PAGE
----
• "mTORC2 activity appears to be regulated by shared and distinct mechanisms compared to mTORC1. For instance, while TSC1/2 can regulate both mTORC1 and mTORC2 function,5354 S6K1 has been shown to direct mTORC2 activity.5556 Importantly, mTORC2 substrates are unique from mTORC1 substrates and include: AKT, SGK1 and PKCα.25 "
    [Show abstract] [Hide abstract]
    ABSTRACT: Prostate cancer (PCa) is the second most common malignancy among men in the world. Castration-resistant prostate cancer (CRPC) is the lethal form of the disease, which develops upon resistance to first line androgen deprivation therapy (ADT). Emerging evidence demonstrates a key role for the PI3K-AKT-mTOR signaling axis in the development and maintenance of CRPC. This pathway, which is deregulated in the majority of advanced PCas, serves as a critical nexus for the integration of growth signals with downstream cellular processes such as protein synthesis, proliferation, survival, metabolism and differentiation, thus providing mechanisms for cancer cells to overcome the stress associated with androgen deprivation. Furthermore, preclinical studies have elucidated a direct connection between the PI3K-AKT-mTOR and androgen receptor (AR) signaling axes, revealing a dynamic interplay between these pathways during the development of ADT resistance. Thus, there is a clear rationale for the continued clinical development of a number of novel inhibitors of the PI3K pathway, which offer the potential of blocking CRPC growth and survival. In this review, we will explore the relevance of the PI3K-AKT-mTOR pathway in PCa progression and castration resistance in order to inform the clinical development of specific pathway inhibitors in advanced PCa. In addition, we will highlight current deficiencies in our clinical knowledge, most notably the need for biomarkers that can accurately predict for response to PI3K pathway inhibitors.
    Full-text · Article · Apr 2014 · Asian Journal of Andrology
  • Source
    • "Because the major role of the Rictor-containing mTORC2 complex is thought to be the phosphorylation of AKT, we hypothesized that these results were due to changes in AKT phosphorylation. Consistent with previous findings [32-34], Raptor knockdown increased AKT phosphorylation, and Rictor knockdown decreased AKT phosphorylation (Figure 5C). Therefore, the effect of mTOR containing complexes on RWPE-ERG cell migration can be explained indirectly by changes to pAKT levels, rather than by a direct role. "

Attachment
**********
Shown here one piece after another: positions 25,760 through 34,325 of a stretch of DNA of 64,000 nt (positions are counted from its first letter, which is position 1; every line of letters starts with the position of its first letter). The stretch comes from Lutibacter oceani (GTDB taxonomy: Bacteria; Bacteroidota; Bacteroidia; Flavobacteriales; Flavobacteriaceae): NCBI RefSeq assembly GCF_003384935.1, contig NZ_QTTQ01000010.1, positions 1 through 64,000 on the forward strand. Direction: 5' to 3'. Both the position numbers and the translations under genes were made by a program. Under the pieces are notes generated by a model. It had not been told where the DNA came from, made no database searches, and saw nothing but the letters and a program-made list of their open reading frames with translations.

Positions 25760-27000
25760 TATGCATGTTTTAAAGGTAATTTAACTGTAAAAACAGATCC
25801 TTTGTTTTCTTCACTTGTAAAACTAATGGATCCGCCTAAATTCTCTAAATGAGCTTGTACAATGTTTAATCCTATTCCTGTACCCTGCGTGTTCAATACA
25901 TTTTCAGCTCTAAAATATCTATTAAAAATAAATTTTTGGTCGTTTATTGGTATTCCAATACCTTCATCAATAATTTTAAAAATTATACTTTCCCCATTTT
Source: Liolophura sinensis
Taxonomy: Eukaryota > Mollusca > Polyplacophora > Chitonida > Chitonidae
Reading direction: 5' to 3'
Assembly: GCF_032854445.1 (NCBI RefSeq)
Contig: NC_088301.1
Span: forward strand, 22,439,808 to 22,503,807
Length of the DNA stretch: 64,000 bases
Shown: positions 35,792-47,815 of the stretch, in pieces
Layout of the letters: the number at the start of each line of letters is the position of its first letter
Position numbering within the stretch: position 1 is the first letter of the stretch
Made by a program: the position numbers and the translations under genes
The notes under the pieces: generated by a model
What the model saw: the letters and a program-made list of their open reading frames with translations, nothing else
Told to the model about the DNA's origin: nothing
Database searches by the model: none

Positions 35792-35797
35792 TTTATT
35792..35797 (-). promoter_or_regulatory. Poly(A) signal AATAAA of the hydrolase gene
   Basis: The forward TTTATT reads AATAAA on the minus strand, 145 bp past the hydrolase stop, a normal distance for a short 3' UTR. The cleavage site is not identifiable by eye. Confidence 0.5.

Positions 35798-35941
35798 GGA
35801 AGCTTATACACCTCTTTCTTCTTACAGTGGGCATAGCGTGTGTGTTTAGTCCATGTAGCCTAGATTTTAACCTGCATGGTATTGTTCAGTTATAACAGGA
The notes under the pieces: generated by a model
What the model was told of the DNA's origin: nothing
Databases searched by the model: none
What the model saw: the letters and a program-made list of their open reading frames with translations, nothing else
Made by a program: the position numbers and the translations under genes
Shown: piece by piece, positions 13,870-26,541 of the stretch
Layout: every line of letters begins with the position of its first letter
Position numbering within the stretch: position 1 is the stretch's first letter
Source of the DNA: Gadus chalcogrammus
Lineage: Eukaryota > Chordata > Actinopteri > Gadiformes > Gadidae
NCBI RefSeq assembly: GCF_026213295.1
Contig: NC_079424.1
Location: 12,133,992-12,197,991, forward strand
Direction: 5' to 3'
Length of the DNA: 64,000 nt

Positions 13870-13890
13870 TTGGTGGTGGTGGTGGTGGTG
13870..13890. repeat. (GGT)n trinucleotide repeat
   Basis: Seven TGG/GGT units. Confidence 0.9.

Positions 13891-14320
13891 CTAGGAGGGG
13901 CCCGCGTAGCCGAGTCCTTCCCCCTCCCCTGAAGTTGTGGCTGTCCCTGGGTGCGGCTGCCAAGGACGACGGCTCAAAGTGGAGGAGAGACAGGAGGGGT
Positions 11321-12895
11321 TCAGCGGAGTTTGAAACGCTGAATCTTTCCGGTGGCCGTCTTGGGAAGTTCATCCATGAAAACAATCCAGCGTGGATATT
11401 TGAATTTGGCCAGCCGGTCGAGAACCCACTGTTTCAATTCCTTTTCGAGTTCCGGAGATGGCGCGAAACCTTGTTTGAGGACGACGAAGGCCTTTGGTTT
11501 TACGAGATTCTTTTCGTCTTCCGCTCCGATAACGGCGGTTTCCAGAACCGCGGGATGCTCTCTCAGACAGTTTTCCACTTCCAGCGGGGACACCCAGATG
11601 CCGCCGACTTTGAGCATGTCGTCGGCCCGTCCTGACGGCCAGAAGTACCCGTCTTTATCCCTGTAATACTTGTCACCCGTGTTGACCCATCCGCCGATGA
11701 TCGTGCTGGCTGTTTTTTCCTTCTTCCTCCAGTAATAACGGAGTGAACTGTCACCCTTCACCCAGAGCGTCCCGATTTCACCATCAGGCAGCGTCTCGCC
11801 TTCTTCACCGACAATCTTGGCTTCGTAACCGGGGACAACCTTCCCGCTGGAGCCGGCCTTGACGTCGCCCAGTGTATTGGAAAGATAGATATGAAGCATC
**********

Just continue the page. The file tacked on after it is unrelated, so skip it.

[Show abstract] [Hide abstract]
    ABSTRACT: The RAS/ERK and PI3K/AKT pathways induce oncogenic gene expression programs and are commonly activated together in cancer cells. Often, RAS/ERK signaling is activated by mutation of the RAS or RAF oncogenes, and PI3K/AKT is activated by loss of the tumor suppressor PTEN. In prostate cancer, PTEN deletions are common, but, unlike other carcinomas, RAS and RAF mutations are rare. We have previously shown that over-expression of "oncogenic" ETS transcription factors, which occurs in about one-half of prostate tumors due to chromosome rearrangement, can bypass the need for RAS/ERK signaling in the activation of a cell migration gene expression program. In this study we test the role of RAS/ERK and PI3K/AKT signaling in the function of oncogenic ETS proteins. We find that oncogenic ETS expression negatively correlates with RAS and RAF mutations in prostate tumors. Furthermore, the oncogenic ETS transcription factors only increased cell migration in the absence of RAS/ERK activation. In contrast to RAS/ERK, it has been reported that oncogenic ETS expression positively correlates with PI3K/AKT activation. We identified a mechanistic explanation for this finding by showing that oncogenic ETS proteins required AKT signaling to activate a cell migration gene expression program through ETS/AP-1 binding sequences. Levels of pAKT correlated with the ability of oncogenic ETS proteins to increase cell migration, but this process did not require mTORC1. Our findings indicate that oncogenic ETS rearrangements cause a cell migration gene expression program to switch from RAS/ERK control to PI3K/AKT control and provide a possible explanation for the high frequency of PTEN, but not RAS/RAF mutations in prostate cancer.
    Full-text · Article · Mar 2014 · Molecular Cancer
Show more